Planning Area 1 – Burrard Inlet South Shore [PDF]
Planning Area 2 – Burrard Inlet North Shore [PDF]
Planning Area 3 – Indian Arm [PDF]
Planning Area 4 – Fraser River Inland Reaches [PDF]
Planning Area 5 – Fraser River Central [PDF]
Planning Area 6 – Roberts Bank [PDF]
Planning Area 7 – Fraser River North and South Arms [PDF]
In December 2020 the port authority’s land use plan was updated to reflect current and future market trends critical to Canada’s growing trade, supports local communities and Indigenous groups, and generates benefits for all Canadians.
A two-phased engagement process was facilitated from fall 2019 to summer 2020. We engaged local governments, Indigenous groups, the public, and stakeholders to help update our land use plan.
The Phase one and Phase two engagement summary reports and the consideration report outline the full engagement process and demonstrate how input was considered when updating the land use plan.
The port authority’s original land use plan was issued in 2014. It was developed in consultation with more than 1,000 people representing municipalities, Indigenous groups, government agencies, environmental organizations, business and industry stakeholders, and the public.
Land use plan
Phase 1 engagement summary report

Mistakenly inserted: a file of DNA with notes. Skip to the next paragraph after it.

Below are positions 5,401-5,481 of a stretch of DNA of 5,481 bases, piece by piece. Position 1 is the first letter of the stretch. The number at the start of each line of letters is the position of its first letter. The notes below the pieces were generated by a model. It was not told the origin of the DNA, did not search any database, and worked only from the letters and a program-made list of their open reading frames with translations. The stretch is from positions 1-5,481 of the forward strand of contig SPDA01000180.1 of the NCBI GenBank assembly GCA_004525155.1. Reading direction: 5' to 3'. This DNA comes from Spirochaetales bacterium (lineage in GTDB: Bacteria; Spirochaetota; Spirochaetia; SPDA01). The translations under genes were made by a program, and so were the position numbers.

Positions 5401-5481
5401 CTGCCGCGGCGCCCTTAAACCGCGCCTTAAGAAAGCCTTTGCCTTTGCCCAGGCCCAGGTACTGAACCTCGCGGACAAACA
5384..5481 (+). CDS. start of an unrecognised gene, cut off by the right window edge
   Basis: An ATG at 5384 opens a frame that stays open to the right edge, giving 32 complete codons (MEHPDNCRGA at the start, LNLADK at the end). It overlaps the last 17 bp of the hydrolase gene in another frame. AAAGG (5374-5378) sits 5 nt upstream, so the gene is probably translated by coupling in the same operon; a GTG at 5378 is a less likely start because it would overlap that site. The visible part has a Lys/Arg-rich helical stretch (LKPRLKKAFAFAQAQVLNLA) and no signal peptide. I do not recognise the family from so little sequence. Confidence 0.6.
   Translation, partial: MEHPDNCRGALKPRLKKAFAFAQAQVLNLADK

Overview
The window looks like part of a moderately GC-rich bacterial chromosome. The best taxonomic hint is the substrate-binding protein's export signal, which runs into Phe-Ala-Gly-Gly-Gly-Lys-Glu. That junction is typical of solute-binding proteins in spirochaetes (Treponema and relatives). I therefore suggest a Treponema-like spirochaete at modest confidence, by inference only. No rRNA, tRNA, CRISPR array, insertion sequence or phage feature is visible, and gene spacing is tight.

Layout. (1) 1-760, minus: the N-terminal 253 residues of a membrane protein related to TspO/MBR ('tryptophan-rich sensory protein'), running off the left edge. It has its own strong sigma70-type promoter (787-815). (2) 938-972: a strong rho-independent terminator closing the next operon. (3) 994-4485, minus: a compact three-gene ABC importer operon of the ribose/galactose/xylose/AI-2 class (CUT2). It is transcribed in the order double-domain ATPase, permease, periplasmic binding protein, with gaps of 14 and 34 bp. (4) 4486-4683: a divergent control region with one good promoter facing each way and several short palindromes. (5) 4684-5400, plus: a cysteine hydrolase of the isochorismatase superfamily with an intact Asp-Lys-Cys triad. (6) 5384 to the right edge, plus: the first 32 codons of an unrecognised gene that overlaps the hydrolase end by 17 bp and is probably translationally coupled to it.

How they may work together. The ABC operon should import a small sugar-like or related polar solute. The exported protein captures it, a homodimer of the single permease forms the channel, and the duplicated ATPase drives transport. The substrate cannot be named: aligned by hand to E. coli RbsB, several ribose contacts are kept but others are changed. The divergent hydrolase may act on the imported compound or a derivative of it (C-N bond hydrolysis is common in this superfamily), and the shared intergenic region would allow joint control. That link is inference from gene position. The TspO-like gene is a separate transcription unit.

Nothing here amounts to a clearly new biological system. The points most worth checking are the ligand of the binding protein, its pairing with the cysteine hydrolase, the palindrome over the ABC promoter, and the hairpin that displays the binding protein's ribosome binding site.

Phase 2 engagement summary report
Indigenous consultation summary report
Original 2014 land use plan – historical document
Email: [email protected]
The plan guides land-use decisions and addresses compatibility issues between industrial and residential land uses on port lands located between Victoria Drive and the Iron Workers Memorial Bridge as well as the adjacent Burrardview neighbourhood.
As part of the area plan, the East Vancouver Port Lands Liaison Group was established comprising of representatives from each organization to advise on issues of mutual interest. The group meets on a regular basis to monitor implementation of the area plan and to review and provide comments on proposed projects located within the plan area. These meetings provide a forum to exchange information and discuss new proposals and initiatives in the area.
The Central Waterfront Port Lands Policy Statement was jointly developed by the Vancouver Fraser Port Authority and the City of Vancouver in 1994 to help guide future development of the central downtown area of Vancouver, in recognition of its importance to transportation, tourism and community.
The statement fosters urban development of the Central Waterfront Port Lands in a way that reinforce key port, regional, civic and community functions and requirements, while sensitively integrating all new development with its diverse neighbours. The statement it is intended to be flexible enough to accommodate a wide variety of detailed plans that may be developed in the future.
Since the development of the statement, a portion of the Central Waterfront Port Lands area has been designated as a Special Study Area in the port authority’s Land Use Plan. This is in recognition of the future detailed planning and consultation required to develop this area in considerate manner.